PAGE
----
Judge rejects appeal for election gear

A federal judge refused Minnesota Majority's request to allow Tea Party T-shirts and buttons that say "Please I.D. Me" at polls.

The move by Tea Party members in Minnesota to wear buttons and T-shirts into the polling place Tuesday was dealt a legal blow on Monday, but may not be over.

A federal judge refused to side with Minnesota Majority, a conservative group that had asked the judge to allow voters to wear Tea Party T-shirts and buttons that say "Please I.D. Me" to polling places.

U.S. District Judge Joan Ericksen rejected Minnesota Majority's request after a three-hour hearing Monday, and a lawyer for the group said the ruling left the issue to the subjectiveness of local election officials.

Following Ericksen's decision, county officials said that those wearing such buttons and T-shirts will be asked to remove the items or cover them -- but will be allowed to vote regardless. The officials said that such individuals may be referred later to election officials for review and possible action. Hennepin and Ramsey county officials said they will inform their election judges that anyone wearing such gear should be asked to remove them or cover them up.

Dan McGrath, executive director of Minnesota Majority, said: "Tea Partiers right now don't know whether they will be prosecuted if they go into a polling place wearing these."

McGrath said he will wear his button to the polls, but it was unclear how many voters would join him.

In an e-mail to supporters Monday, Minnesota Majority said that "if you are challenged by an election judge because of what you are wearing, you'll have a decision to make ... whatever happens, don't allow yourself to be disenfranchised."

At a news conference last week, the group said that it was suing Hennepin County and Ramsey County election officials and Secretary of State Mark Ritchie over the issue and intended to distribute 5,000 buttons that feature a picture of a watchful eye. It said the gear was no different than union buttons worn by voters at the polls.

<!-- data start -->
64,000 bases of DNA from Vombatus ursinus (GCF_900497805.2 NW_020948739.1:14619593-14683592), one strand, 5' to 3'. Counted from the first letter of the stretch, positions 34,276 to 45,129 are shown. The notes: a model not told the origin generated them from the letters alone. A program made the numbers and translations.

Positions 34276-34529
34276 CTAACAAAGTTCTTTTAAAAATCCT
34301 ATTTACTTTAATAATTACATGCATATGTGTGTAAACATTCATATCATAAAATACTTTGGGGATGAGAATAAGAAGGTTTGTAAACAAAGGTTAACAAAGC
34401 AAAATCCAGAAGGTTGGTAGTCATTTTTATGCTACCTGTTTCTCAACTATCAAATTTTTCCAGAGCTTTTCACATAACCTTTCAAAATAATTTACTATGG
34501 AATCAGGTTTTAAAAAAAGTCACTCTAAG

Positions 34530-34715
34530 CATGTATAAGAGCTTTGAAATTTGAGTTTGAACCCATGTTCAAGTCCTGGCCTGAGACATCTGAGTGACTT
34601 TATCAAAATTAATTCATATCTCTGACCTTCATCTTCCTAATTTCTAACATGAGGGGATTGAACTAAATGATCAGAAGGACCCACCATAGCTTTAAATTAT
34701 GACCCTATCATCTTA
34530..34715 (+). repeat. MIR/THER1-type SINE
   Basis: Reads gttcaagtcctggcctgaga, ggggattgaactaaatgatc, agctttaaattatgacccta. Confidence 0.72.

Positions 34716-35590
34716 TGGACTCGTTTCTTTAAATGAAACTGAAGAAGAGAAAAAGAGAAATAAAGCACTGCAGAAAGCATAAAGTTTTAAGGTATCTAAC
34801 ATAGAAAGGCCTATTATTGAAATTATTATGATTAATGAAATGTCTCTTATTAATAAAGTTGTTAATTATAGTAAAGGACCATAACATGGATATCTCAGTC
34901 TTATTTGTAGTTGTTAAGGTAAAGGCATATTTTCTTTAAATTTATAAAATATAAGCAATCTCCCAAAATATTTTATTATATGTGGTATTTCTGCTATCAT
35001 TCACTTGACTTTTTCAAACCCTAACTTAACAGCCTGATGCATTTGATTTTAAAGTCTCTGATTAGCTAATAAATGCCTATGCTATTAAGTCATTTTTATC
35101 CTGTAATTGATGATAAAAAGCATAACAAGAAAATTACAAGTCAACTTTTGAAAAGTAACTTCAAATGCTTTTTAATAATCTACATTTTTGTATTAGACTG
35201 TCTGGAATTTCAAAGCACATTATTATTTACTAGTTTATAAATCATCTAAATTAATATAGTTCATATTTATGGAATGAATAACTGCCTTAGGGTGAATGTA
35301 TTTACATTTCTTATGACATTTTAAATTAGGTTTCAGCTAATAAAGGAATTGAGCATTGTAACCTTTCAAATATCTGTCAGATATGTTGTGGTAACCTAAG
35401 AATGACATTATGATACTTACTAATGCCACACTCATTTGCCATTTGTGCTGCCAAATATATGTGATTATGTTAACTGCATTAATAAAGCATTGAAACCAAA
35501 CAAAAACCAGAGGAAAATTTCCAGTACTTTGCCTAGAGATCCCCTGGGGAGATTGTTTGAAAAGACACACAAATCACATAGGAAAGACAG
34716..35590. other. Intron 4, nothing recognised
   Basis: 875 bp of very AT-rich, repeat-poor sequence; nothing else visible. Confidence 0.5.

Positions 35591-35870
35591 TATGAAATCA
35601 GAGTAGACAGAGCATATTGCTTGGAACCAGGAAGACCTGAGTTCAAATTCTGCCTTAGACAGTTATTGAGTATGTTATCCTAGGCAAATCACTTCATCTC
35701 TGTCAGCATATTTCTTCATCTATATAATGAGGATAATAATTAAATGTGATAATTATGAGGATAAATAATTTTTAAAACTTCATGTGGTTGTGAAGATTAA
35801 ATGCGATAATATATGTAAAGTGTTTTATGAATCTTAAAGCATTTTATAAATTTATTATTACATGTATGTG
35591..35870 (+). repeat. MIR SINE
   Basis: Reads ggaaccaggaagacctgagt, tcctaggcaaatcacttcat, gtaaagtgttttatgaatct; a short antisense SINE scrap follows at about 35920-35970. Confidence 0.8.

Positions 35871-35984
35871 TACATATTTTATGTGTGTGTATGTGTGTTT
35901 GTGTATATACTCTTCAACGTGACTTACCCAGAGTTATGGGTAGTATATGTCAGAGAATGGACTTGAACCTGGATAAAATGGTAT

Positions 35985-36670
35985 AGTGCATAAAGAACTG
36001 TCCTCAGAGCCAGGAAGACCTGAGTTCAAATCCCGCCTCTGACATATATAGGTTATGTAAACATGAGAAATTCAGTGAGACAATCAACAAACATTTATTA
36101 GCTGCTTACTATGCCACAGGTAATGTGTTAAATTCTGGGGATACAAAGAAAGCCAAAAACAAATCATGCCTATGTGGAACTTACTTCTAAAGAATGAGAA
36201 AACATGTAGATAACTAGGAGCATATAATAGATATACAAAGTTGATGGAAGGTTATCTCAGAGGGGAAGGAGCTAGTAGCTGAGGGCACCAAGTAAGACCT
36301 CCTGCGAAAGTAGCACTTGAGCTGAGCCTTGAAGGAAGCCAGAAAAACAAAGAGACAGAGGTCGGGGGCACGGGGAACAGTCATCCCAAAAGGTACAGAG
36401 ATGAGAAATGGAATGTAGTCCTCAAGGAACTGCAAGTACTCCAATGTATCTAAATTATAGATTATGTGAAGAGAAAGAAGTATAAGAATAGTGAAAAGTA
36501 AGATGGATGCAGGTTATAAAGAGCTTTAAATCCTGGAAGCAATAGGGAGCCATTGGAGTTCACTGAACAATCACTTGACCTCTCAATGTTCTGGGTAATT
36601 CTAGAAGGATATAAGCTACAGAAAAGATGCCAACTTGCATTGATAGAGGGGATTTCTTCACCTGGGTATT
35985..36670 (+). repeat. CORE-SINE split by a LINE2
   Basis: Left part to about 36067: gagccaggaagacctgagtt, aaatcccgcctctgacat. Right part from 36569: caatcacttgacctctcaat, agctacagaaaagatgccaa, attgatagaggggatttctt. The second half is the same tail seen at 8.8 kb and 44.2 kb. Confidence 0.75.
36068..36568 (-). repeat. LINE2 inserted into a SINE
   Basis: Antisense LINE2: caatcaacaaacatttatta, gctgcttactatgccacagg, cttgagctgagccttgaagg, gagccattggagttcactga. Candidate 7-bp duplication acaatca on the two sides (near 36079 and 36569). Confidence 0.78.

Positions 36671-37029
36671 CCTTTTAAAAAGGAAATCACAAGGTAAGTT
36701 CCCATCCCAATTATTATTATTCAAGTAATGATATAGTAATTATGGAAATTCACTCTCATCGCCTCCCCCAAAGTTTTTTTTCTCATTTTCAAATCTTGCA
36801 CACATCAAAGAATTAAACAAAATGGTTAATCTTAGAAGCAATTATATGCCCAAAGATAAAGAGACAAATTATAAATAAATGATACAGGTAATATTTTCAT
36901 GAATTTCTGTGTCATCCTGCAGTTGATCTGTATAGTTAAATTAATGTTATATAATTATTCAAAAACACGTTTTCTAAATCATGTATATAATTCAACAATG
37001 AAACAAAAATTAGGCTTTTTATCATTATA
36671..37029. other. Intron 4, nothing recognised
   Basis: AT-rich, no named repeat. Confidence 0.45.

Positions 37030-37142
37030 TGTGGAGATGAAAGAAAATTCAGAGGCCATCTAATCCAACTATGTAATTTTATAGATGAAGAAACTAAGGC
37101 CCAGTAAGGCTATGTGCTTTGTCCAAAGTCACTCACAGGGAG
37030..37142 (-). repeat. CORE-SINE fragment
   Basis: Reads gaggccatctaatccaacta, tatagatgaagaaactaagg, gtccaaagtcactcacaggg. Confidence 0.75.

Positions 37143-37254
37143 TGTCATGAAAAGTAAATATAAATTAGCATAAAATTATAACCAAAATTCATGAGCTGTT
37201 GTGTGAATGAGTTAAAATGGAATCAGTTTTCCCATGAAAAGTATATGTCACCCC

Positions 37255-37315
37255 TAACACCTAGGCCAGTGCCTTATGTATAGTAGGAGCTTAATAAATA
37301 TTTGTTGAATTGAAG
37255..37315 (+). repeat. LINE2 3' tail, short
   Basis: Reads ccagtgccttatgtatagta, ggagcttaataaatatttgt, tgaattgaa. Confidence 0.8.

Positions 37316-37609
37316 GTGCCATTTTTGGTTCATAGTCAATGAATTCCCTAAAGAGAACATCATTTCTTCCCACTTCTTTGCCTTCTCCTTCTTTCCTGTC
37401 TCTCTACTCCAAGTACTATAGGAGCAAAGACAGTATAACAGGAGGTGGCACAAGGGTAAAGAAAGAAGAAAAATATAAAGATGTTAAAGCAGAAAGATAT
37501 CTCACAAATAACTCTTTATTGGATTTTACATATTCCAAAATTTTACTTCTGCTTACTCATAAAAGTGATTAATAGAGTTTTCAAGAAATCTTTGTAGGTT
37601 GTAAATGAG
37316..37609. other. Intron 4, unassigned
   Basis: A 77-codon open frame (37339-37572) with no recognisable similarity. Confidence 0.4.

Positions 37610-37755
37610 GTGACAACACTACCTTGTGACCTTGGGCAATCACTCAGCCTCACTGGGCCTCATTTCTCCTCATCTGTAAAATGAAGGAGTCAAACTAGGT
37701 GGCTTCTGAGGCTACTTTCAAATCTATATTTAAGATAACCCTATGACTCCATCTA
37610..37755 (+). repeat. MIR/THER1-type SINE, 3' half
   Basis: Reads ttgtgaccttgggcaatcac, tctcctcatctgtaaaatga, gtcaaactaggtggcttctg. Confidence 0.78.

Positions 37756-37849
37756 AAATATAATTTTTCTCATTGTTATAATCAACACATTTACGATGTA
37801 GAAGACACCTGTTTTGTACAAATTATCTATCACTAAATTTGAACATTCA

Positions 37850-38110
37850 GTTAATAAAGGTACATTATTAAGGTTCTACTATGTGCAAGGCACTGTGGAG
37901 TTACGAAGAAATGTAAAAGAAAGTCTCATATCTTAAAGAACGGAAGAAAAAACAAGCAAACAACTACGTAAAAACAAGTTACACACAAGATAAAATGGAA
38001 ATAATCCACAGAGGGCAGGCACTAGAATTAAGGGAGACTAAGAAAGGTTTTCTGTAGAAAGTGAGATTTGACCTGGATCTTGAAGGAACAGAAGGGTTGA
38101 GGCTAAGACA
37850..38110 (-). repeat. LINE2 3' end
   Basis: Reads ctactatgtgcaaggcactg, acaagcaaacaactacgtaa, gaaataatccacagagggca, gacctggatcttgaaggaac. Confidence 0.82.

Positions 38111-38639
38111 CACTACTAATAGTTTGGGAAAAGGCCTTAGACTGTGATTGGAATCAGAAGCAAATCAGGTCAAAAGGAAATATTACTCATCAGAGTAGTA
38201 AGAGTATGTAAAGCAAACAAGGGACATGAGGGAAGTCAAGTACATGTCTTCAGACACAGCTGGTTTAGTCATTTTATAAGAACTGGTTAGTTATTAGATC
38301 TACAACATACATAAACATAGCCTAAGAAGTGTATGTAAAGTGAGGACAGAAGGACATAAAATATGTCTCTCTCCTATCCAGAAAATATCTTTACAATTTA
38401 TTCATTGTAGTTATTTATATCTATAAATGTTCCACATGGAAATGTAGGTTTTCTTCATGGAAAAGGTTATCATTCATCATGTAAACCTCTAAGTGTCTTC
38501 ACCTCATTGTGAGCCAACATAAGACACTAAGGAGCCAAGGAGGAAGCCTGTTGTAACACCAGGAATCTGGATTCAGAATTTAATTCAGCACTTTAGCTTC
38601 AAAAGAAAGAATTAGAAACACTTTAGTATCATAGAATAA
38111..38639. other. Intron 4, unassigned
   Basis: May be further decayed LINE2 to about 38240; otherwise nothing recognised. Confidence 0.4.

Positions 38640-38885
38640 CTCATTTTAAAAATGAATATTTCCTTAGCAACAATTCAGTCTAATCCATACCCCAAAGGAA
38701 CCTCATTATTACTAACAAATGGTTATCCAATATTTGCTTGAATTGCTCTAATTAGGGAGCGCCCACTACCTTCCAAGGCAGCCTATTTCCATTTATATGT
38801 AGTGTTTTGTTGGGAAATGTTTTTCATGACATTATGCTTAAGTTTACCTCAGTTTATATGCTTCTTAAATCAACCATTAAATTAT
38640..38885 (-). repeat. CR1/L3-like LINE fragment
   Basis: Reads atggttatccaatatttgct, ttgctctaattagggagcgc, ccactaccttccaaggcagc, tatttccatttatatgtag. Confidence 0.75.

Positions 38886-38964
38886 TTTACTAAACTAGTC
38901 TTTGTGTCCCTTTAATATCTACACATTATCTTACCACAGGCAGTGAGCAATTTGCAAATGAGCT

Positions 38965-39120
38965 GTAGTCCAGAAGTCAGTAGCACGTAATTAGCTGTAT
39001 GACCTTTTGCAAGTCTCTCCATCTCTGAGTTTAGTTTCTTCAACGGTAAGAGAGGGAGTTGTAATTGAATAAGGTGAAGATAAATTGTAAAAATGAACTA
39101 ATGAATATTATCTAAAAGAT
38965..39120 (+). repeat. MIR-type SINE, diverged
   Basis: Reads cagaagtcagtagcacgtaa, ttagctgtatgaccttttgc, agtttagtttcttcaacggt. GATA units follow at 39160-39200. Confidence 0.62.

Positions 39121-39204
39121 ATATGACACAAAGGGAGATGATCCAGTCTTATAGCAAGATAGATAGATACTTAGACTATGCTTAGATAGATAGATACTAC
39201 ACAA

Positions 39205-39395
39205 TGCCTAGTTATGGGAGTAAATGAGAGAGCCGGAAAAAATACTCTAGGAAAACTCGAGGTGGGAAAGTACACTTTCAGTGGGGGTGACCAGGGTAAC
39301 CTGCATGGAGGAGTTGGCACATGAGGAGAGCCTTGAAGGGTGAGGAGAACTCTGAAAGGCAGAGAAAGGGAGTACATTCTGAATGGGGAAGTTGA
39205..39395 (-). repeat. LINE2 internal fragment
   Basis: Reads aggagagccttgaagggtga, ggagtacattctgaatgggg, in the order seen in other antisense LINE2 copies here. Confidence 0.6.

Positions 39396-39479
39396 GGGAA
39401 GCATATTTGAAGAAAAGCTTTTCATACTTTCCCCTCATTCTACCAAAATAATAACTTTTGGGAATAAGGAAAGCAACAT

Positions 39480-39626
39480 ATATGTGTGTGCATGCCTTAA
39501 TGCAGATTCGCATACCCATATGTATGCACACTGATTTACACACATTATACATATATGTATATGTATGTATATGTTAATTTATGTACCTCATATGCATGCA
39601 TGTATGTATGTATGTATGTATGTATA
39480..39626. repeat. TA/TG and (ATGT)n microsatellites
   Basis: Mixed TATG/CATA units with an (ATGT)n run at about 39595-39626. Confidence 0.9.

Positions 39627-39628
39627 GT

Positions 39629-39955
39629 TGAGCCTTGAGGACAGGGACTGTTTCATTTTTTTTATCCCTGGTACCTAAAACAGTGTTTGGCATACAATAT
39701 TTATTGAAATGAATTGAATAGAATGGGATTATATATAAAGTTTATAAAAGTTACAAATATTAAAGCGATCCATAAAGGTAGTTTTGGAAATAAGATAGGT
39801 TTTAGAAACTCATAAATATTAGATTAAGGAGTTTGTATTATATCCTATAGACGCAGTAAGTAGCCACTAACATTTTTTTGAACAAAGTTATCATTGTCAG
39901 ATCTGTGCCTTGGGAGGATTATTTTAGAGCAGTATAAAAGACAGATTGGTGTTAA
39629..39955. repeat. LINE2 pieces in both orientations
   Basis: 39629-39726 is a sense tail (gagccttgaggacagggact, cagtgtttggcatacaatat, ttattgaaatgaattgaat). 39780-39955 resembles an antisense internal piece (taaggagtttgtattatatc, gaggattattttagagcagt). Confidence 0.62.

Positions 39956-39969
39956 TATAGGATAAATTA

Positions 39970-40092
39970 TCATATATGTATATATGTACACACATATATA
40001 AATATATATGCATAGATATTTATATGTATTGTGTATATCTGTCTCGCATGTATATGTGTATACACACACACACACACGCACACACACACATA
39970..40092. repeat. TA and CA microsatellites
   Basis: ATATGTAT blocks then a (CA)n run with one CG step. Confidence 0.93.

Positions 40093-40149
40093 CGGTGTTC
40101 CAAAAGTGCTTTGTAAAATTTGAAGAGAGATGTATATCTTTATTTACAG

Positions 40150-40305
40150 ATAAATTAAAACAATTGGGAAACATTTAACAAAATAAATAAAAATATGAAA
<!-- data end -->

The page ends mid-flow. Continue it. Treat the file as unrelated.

A Minnesota Secretary of State tip sheet on polling place "etiquette and prohibitions" said state law "clearly prohibits the displaying of campaign materials at or near all polling locations." State law adds that election officials can wear only a badge that shows their role in the election process, and cannot wear anything that identifies their party affiliation. Other than those voting, no one but an election official or a person conducting exit polling can be within 100 feet of the polling place.

In her ruling Monday, Ericksen said that the buttons and T-shirts qualify as political speech, even if they did not take a position on an issue or candidate on the ballot. She said that such items were likely to disrupt the voting process.

An administrative law judge on Friday dismissed a complaint by Common Cause Minnesota against Minnesota Majority. Common Cause charged that the buttons violated the Fair Campaign Practices Act, which prohibits "political badges, political buttons or other political insignia" from being worn at polling places.

James Walsh • 612-673-7428 Mike Kaszuba • 612-222-1673

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